Athene smilingly replied: ‘Sprung as I am from Zeus, I have never felt the arrows of Cupid, and of love charms I know nothing.’Apollonius' Argonautica III
Sts. Sergius and Bacchus
(martyred ca. 303)
Sts. Sergius and Bacchus are ancient Christian martyrs who were tortured to death in Syria because they refused to attend sacrifices in honor of Jupiter. Recent attention to early Greek manuscripts has also revealed that they were openly gay men and that they were erastai, or lovers. These manuscripts are found in various libraries in Europe and indicate an earlier Christian attitude toward homosexuality.
After their arrest, the two saints were paraded through city streets in women’s clothing, treatment that was meant to humiliate them as officers in the Roman army. They were then separated and each was tortured. Bacchus died first and appeared that night to Sergius, who was beginning to lose heart. According to the early manuscripts, Bacchus told Sergius to preserve, that the delights of heaven were greeter than any suffering, and that part of their reward would be to be re-united in heaven as lovers.
The feast of these saints is October 7. The inscription at the bottom of the icon is their names in Arabic. The saints are particularly popular throughout the Mediterranean lands, in Latin America, and among the Slavs. For nearly a thousand years they were the official patrons of the Byzantine armies, and Arab nomads continue to revere them as their special patron saints.
Never, never again shall I return from HadesPatroclus, the Iliad (Fagles)
once you have given me the soothing rites of fire.
Never again will you and I, alive and breathing,
huddle side-by-side, apart from loyal comrades,
making plans together—never.
Gallias Caesar subegit, Nicomedes Caesarem: ecce Caesar nunc triumphat qui subegit Gallias, Nicomedes non triumphat qui subegit Caesarem.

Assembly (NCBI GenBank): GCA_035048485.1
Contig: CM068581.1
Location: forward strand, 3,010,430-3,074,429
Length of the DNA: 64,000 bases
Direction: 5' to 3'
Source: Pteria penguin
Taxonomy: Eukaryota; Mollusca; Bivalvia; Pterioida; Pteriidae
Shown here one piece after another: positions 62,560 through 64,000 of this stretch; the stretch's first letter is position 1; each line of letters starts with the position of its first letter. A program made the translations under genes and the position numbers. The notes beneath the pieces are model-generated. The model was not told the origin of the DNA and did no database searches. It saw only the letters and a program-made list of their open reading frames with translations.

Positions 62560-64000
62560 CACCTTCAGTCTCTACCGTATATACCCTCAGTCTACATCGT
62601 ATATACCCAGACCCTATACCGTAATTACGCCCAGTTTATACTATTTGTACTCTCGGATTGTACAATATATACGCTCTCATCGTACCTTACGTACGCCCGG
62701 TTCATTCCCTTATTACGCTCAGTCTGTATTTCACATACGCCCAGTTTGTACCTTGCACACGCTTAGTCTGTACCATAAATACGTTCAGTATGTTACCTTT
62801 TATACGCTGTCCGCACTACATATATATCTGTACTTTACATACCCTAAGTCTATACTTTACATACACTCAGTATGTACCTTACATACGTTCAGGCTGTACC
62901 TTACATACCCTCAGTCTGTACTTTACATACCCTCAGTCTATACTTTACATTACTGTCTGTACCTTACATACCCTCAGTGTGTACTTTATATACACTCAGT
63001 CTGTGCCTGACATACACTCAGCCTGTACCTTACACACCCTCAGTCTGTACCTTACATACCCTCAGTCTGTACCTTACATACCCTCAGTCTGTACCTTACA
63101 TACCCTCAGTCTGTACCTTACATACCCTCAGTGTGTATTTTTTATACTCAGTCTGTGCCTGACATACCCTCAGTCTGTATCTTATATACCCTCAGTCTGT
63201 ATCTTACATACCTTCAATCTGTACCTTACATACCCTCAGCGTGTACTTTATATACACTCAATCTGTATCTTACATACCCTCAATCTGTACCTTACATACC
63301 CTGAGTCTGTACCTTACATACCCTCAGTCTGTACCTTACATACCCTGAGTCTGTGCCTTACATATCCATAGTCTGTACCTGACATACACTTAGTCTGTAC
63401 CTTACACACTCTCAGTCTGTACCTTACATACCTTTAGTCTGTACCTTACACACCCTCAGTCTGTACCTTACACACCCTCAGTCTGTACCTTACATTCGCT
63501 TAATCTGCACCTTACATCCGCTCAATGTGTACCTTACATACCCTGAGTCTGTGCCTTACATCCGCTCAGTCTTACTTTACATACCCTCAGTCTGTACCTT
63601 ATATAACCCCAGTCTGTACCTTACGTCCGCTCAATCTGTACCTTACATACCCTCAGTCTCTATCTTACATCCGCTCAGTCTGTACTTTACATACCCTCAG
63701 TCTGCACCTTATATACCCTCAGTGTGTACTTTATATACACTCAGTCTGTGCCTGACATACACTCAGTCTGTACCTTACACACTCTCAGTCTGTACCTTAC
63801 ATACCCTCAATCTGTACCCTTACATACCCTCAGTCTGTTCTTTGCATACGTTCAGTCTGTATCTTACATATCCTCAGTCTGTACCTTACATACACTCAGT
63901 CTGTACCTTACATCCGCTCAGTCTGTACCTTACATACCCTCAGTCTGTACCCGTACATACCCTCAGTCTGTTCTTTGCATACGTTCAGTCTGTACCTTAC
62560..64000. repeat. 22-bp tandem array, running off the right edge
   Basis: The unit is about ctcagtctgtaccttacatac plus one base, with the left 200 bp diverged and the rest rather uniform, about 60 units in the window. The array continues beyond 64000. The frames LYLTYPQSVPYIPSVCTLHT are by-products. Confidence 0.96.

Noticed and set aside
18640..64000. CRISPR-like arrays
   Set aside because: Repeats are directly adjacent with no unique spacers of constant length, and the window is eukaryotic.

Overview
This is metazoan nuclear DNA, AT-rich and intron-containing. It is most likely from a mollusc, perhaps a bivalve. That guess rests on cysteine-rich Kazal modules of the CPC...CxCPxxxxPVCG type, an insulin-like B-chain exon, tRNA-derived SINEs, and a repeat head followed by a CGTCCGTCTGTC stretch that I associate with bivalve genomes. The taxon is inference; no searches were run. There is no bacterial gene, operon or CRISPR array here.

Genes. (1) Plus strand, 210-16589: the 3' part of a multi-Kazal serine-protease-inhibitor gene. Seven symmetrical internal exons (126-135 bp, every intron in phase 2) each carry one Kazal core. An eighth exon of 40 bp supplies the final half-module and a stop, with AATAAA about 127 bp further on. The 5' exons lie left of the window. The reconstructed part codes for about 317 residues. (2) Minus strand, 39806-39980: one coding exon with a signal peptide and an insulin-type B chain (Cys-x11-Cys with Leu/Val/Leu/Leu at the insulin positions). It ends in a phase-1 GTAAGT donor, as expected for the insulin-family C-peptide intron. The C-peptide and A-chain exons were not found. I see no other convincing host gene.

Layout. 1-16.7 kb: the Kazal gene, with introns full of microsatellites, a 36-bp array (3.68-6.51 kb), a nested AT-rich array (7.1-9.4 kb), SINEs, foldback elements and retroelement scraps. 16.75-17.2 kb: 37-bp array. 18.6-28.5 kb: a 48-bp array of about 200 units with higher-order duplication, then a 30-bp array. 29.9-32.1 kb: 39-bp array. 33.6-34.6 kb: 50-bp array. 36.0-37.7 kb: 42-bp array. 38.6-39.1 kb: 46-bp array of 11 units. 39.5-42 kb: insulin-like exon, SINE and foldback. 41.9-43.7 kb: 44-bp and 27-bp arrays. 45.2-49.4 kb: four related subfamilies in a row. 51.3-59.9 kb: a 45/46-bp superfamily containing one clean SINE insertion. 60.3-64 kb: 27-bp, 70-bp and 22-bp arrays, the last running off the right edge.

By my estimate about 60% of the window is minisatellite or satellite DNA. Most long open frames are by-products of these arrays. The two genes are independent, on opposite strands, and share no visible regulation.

Suetonius, Iul 49. Chanted by Caesar’s soldiers at his triumphal procession as they marched behind his chariot
Caesar conquered Gaul, Nicomedes conquered Caesar: behold, Caesar now is in triumph, who conquered Gaul, but Nicomedes is not in triumph, who conquered Caesar.
Consider, too, how great is the encouragement which all the world gives to the lover; neither is he supposed to be doing anything dishonourable; but if he succeeds he is praised, and if he fail he is blamed. And in the pursuit of his love the custom of mankind allows him to do many strange things, which philosophy would bitterly censure if they were done from any motive of interest, or wish for office or power. He may pray, and entreat, and supplicate, and swear, and lie on a mat at the door, and endure a slavery worse than that of any slave-in any other case friends and enemies would be equally ready to prevent him, but now there is no friend who will be ashamed of him and admonish him, and no enemy will charge him with meanness or flattery…Plato’s Symposium
Etruscan black-figure vase, 4th Century BCE (?)
They have a peculiar custom in regard to love affairs, for they win the objects of their love, not by persuasion, but by abduction; the lover tells the friends of the boy three or four days beforehand that he is going to make the abduction; but for the friends to conceal the boy, or not to let him go forth by the appointed road, is indeed a most disgraceful thing, a confession, as it were, that the boy is unworthy to obtain such a lover; and when they meet, if the abductor is the boy’s equal or superior in rank or other respects, the friends pursue him and lay hold of him, though only in a very gentle way, thus satisfying the custom; and after that they cheerfully turn the boy over to him to lead away; if, however, the abductor is unworthy, they take the boy away from him.Strabo (10.4.21) on Cretan pederastic customs